Health Scholars Contribute $250,000 in Volunteer Hours to Medically Underserved

UConn's Urban Service Track student volunteers have contributed 8,950 hours of health care service to underserved urban populations (Urban Service Track/UConn Health Center Photo)

UConn’s Urban Service Track student volunteers have contributed 8,950 hours of health care service to underserved urban populations (Urban Service Track/UConn Health Center Photo)

From its inception in 2007 through June of this year, UConn’s Urban Service Track (UST) student volunteers have contributed 8,950 hours of health care service to Connecticut’s underserved urban populations, according to the Connecticut Area Health Education Center (CT AHEC). Known as Urban Health Scholars, student participants are selected through an application process. That service is valued at nearly $250,000, based on yearly state averages of the value of volunteer time.

The number of volunteer hours put in by the program’s Urban Health Scholars has risen steadily each year, says Petra Clark-Dufner, associate director of CT AHEC and co-director of UConn’s Urban Service Track. That figure does not include the value of preceptor time for supervising the scholars, supplies, or administrative support from CT AHEC.

UST is a two-year curriculum that teaches health-profession students in a variety of professions to work with at-risk populations in urban areas. Each year approximately 50 students from the UConn schools of medicine, dentistry, nursing, pharmacy, and social work, as well as Quinnipiac University’s physician assistant program, are accepted into the program.

These Urban Health Scholars are stationed at health centers right in the community, where they receive hands-on training from primary care providers as well as from core faculty from each participating school. They also run approximately 50 free community outreach events every year for a wide variety of constituents in under-resourced communities. In addition to hosting events ranging from health screenings and dental clinics to nutrition, teen pregnancy prevention, and smoking cessation programs, the scholars give a voice to the underserved by advocating before the legislature in Hartford and Washington, D.C.

UConn's Urban Service Track student volunteers have contributed 8,950 hours of health care service to underserved urban populations (Urban Service Track/UConn Health Center Photo)

(Urban Service Track/UConn Health Center Photo)

To date, 148 students have completed the UST program. A survey of 2013 UST graduates indicated that approximately 57 percent feel their future plans include a career working in primary care and providing care to the medically underserved. UST’s value to the community extends far beyond the $250,000 in volunteer hours these students have contributed so far, says community benefits consultant Caron Lanouette.

“UST students are offering a number of services that are very difficult for those communities to provide themselves,” Lanouette attests. “Many of those communities couldn’t afford to pay for those services, leaving their most vulnerable citizens unserved.”

That can be potentially even more expensive, she points out. Preventive care and screenings allow health problems to be avoided or caught and treated early, which is much less costly than treating advanced, acute illness.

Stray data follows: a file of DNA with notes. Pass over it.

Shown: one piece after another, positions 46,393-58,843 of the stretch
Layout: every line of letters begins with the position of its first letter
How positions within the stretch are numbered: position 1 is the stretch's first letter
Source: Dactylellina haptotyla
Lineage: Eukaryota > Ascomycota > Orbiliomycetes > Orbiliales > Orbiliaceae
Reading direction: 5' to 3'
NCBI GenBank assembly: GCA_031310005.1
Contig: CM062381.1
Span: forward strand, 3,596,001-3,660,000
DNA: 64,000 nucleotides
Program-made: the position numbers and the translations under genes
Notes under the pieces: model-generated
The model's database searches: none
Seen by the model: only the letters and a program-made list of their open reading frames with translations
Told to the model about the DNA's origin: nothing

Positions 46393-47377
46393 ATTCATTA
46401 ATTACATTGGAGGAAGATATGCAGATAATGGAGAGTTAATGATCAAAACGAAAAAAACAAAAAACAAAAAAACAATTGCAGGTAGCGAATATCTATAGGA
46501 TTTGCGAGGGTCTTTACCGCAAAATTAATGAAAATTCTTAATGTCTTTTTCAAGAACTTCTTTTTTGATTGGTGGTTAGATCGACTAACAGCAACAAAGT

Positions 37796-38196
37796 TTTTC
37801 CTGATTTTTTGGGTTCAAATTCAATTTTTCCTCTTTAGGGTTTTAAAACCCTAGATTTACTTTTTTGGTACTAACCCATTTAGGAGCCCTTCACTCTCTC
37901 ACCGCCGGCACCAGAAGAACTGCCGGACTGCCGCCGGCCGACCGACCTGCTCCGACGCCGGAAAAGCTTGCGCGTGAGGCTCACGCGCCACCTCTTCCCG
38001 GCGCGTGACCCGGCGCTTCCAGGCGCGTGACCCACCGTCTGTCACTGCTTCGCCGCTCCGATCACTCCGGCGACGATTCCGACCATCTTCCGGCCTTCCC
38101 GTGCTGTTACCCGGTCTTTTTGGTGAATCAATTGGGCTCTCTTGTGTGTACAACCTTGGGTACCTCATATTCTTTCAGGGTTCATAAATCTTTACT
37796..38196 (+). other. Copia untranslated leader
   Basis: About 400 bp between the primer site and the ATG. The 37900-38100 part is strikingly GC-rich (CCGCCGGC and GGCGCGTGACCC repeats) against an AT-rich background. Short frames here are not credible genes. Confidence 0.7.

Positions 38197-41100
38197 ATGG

UST also benefits those communities in other ways, namely by developing health professionals who are better equipped to serve the state’s at-risk populations. Over and above the basic science and clinical curricula, Urban Health Scholars receive training in cultural and linguistic competency, health policy, advocacy, and more.

“Students develop cultural literacy as well as clinical skills,” says Dr. David Henderson, UConn School of Medicine associate dean for medical student affairs. What’s more, he adds, “the approach Urban Service Track takes dovetails well with the way adults learn. It is experiential. It involves a great deal of service learning.”

UConn's Urban Service Track student volunteers have contributed 8,950 hours of health care service to underserved urban populations (Urban Service Track/UConn Health Center Photo)

(Urban Service Track/UConn Health Center Photo)

An equally important aspect of the experience, according to Henderson, is its interprofessional focus. Medical students, dental students, nurses, pharmacists, and physician’s assistants all work together on community health projects. As a result, they learn to collaborate to provide care that is more comprehensive than any one practitioner can provide alone, he explains.

“They work in an environment and in a manner that aligns with the way medical care is supposed to be practiced, rather than the way it actually is practiced,” Henderson says.

Devra Dang, associate clinical professor of pharmacy and co-director of UST sums it up this way: “UConn’s UST program is a dynamic example of a successful academic and community partnership. It is leading the way in creating a pipeline of high-quality health professionals who value interprofessional teamwork and patient-centered care for the urban underserved.”

The CT AHEC Network engages more than 6,000 learners state-wide, annually. The CT AHEC Program Office is located at the University of Connecticut Health Center within the School of Medicine’s Department of Public Health and Health Policy (CPHHP). Support for the CT AHEC Network is provided by CPHHP, the School of Medicine, the Connecticut State Legislature, and the U.S. Department of Health and Human Services Health Resources and Services Administration (HRSA). Information about CT AHEC is available at http://www.publichealth.uconn.edu/ct-ahec.html.


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